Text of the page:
FAITH: The Practice of Living the Questions



Painting by Sheila Moriarty

by Sheila Moriarty

“It is a mystery,” Mother said, referring to the belief that there were three persons in one God. “There are many mysteries in life, Sheila. We have to take them on faith because we are not supposed to understand them.”

The Holy Trinity was only one such puzzle. Each week when Mother dragged me with her to visit the Copley Square Library in Boston, I gazed up at the painting on the ceiling from the wide marble stairway that led to the second floor. Spread across the wall was a giant size mural of three godlike men dressed like kings, each one of whom sat on a separate throne. A single cloak was wrapped around their shoulders to symbolize their three-in-oneness. As I felt them staring down at me with solemn faces, I felt they could swoop down and snatch away any child who asked too many questions.

Though I was only five, Mother loved taking me to museums. She hoped these trips might imprint on me in my earliest years her own love for culture and beauty. For Mother, the trips were her escape from the humdrum duties of domestic life at our rented flat back in Brighton. Although I let her know these excursions bored me, Mother answered that one day when I was older, I would thank her.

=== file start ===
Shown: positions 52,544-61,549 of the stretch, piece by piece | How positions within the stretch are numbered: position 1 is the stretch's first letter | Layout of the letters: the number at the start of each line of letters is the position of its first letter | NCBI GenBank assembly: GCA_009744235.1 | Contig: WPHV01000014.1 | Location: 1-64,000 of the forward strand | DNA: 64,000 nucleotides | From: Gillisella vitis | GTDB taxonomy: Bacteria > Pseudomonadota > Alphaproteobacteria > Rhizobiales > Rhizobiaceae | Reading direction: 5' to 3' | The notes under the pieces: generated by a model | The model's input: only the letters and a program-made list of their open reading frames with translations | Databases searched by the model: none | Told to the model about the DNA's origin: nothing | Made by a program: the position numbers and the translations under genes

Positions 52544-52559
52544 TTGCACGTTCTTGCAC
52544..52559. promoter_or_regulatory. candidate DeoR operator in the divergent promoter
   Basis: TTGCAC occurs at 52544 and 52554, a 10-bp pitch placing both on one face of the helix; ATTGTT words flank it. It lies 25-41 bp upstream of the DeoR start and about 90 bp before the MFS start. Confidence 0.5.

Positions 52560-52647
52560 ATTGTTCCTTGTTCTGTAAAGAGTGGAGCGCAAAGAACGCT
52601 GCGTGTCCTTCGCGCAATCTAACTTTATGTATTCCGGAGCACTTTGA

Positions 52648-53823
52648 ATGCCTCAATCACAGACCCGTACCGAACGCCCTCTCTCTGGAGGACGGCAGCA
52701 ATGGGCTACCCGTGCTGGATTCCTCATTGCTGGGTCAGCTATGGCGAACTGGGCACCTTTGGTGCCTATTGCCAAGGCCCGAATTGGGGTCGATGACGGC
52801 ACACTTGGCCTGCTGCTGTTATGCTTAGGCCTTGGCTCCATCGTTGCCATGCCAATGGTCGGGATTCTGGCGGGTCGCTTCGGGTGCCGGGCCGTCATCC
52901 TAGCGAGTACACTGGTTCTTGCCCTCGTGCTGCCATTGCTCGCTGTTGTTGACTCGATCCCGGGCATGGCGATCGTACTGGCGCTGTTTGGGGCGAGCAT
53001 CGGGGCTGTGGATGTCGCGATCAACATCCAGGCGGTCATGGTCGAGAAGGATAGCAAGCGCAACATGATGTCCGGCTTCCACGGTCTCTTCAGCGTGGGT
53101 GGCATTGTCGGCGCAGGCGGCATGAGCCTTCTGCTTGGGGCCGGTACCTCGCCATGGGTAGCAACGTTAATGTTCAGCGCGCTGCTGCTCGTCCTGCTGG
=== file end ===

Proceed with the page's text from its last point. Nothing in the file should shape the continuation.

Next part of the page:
One of the things I did not ask questions about was childbirth. In our Irish Catholic family, it was easier to discuss the Holy Trinity than it was to find out where babies came from. As far as I could tell, Jesus had come from Mary the way light flows through a stained-glass window. It was called a Virgin Birth. What about me? I wondered how I came to exist in the first place?

“God has known you from eternity,” Sister said. “You were always in God’s mind. Once you are born, you go on being a person forever. If you fulfill God’s plan, you will live with Him in heaven. If not, you will spend an eternity in hell.” I liked the logic of it all. But what if I were not part of any plan? What if I had only been a speck of cosmic dust floating in the atmosphere? I shuddered to think of it.

My faith in God was tested early in my life. My parents noticed that my vision seemed poor. They decided to take me to see an optometrist. The doctor sat my five-year old body high up in the leather chair that was usually reserved for grown ups. He looked carefully into my eyes, using various optical instruments to complete the examination. Then he turned to my parents “Sheila has an astigmatism . Her right eye is slightly higher than her left one. I think Sheila will need to wear corrective lenses for the rest of her life.” For the rest of my life!

I felt as if someone had sentenced me to jail for a lifetime. The following week, as the doctor fitted my new glasses with pink plastic frames on my face, he looked at me kindly and said “What a shame to cover such beautiful blue eyes with glasses.”

This was the first time any one had ever noticed my beautiful blue eyes. And now they were going to be hidden behind these big ugly frames. I was angry. Whose fault was this? Was it God’s? Later on when I was alone in my room, I thought more deeply about God and my glasses. Had God made me wear glasses so I would not be proud of my beautiful blue eyes; or, had God given me beautiful blue eyes because he knew I would always need glasses.